This concentration combines business and technology with a focus on information security. Coursework emphasizes network security design, cybersecurity best practices, and data recovery after breaches. Enrollees also learn to design secure networks, implement data security procedures, and create information security policies.
In a data analytics concentration, learners study data processing, data presentation, and the relationship between data and management decision-making. The concentration prepares graduates for data analysis and data science jobs.
Data Validation and Decision-Making
With a data validation and decision-making concentration, majors learn to use data in business environments effectively. This concentration emphasizes data analysis, privacy, and validation.
This concentration emphasizes information and technology decision-making in business settings. Enrollees earning a concentration in information technology strengthen their IT skills and add technology-focused business training to the broad knowledge of database management and network architecture of their degrees.
Every organization relies on information systems, and project managers draw on their CIS skills to manage technology and information projects. Students in this concentration learn to manage information operations, resolve business technology problems, and recommend upgrades. The specialization prepares graduates for careers in CIS project management.
Computer Information Systems Curriculum
- Computer Network Architect: This course builds management and information security skills, as well as training in hardware and software for network design. Learners examine data communication networks and the architecture connecting different systems.
- Information Security Analysis: This course approaches information security from a systems management perspective by covering systems design, information systems security, and risk management.
- Information Visualization and Virtualization: CIS professionals often analyze or present data visually. This course trains majors in effective visualization techniques and visually encoding information for easier interpretation.
- Massive Data Management: Enrollees learn to manage large data sets, process big data, and create programming frameworks for data use.
- Networking and Database Systems: This course introduces students to network design, database management, and systems operation. Enrollees examine the structures and constraints of networks and databases and learn to implement information systems through databases.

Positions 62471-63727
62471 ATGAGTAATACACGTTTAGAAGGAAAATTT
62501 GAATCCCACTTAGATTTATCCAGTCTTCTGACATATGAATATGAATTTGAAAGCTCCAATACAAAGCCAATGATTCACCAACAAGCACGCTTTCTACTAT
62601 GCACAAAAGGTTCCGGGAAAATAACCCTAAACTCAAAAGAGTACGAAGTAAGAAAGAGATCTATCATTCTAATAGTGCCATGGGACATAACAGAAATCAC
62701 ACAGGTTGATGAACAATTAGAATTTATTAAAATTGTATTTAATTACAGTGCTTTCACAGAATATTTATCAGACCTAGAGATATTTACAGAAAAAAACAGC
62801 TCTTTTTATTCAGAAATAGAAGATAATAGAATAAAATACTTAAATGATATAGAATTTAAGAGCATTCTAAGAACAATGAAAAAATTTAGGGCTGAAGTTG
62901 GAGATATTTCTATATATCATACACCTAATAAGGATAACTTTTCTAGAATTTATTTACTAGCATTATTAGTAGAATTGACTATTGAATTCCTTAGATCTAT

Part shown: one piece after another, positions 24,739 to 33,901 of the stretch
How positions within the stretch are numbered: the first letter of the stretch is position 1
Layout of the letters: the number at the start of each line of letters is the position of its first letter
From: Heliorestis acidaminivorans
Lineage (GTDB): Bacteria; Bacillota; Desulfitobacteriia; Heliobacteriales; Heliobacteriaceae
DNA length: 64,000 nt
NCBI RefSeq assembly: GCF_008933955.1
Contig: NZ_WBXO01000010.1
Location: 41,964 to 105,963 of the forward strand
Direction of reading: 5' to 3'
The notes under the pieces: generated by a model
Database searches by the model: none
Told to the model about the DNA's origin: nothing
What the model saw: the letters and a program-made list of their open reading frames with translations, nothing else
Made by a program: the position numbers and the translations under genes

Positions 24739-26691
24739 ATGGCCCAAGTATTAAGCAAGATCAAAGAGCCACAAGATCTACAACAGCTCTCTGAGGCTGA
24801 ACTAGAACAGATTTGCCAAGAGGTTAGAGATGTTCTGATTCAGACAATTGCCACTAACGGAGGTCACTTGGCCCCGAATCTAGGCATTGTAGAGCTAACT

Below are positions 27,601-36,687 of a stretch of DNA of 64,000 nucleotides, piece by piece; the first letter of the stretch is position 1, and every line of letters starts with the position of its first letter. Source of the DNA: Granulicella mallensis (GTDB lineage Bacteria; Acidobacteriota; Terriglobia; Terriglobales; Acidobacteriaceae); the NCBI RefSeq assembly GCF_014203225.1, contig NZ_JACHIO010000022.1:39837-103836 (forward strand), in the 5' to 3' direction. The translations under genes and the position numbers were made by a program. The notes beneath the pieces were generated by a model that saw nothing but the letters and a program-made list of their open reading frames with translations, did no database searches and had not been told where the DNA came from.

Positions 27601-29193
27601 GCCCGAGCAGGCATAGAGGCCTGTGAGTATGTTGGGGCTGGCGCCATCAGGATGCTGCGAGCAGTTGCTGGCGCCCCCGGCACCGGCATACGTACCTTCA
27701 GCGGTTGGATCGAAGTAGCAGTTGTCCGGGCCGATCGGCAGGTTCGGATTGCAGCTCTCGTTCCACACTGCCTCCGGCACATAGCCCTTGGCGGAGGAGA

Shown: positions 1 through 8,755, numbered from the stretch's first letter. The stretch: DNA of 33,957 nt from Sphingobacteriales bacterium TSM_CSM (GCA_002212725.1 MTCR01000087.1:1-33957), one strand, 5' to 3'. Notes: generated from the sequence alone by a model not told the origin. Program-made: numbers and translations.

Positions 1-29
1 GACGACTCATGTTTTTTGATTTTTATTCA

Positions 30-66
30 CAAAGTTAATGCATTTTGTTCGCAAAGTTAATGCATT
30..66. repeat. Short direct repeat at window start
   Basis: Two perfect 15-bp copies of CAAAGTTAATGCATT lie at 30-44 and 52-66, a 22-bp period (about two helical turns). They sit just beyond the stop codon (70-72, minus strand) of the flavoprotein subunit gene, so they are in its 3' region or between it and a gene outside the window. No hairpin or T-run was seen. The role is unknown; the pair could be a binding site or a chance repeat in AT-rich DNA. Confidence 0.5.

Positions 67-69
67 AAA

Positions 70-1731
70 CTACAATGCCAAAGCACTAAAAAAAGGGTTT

- Programming Languages: CIS majors study different programming languages, including Java and Python. Most tech professionals know several programming languages and continue their education after earning their degrees.
What Can I Do With a Bachelor's in Computer Information Systems?
With this versatile degree, CIS majors can work as computer network architects, computer engineers, database administrators, software developers, and web developers. These career paths offer above-average salaries with the potential to increase earnings after completing graduate degrees or accruing work experience. For example, a master's or Ph.D. in computer science opens doors to supervisory, research, and academic careers.
The following information presents common careers for students with computer information systems degrees, including median annual wages for 2020.
|Career||Median Annual Salary (2020)|
|Computer and Information Systems Managers||$151,150|
|Computer and Information Research Scientists||$126,830|
|Computer Network Architects||$116,780|
|Information Security Analysts||$103,590|
|Computer Systems Analysts||$93,730|
|Network and Computer Systems Administrators||$84,810|
Common Questions About the Computer Information Systems Major
Is CIS a Good Degree?
Yes. A bachelor of science in computer information systems prepares graduates for in-demand, high-paying careers. This major trains learners in computer systems management, information technology, and computer science.
How Much Does a CIS Major Make?
Graduates with a bachelor of science in computer information systems can work in careers that pay median salaries of over $100,000 per year, such as computer systems analysts, network architects, and database administrators.
What Kind of Jobs Can I Get With a Computer Information Systems Degree?
Should I Major in CS or CIS?
Computer science, computer engineering, and computer information systems degrees prepare graduates for overlapping careers in tech. Students should consider their interests and career goals to find the best fit for their needs.
Computer Information Systems Organizations
Computer information systems majors can join professional organizations to network with early career and experienced CIS professionals and access mentorship opportunities and job boards. Many organizations offer professional development support, educational resources, and career advancement tools.
Undergraduates and graduates can research organizations like the Association for Information Science and Technology and the Association for Information Systems. Other professional associations include the International Association for Computer Information Systems and (ISC)².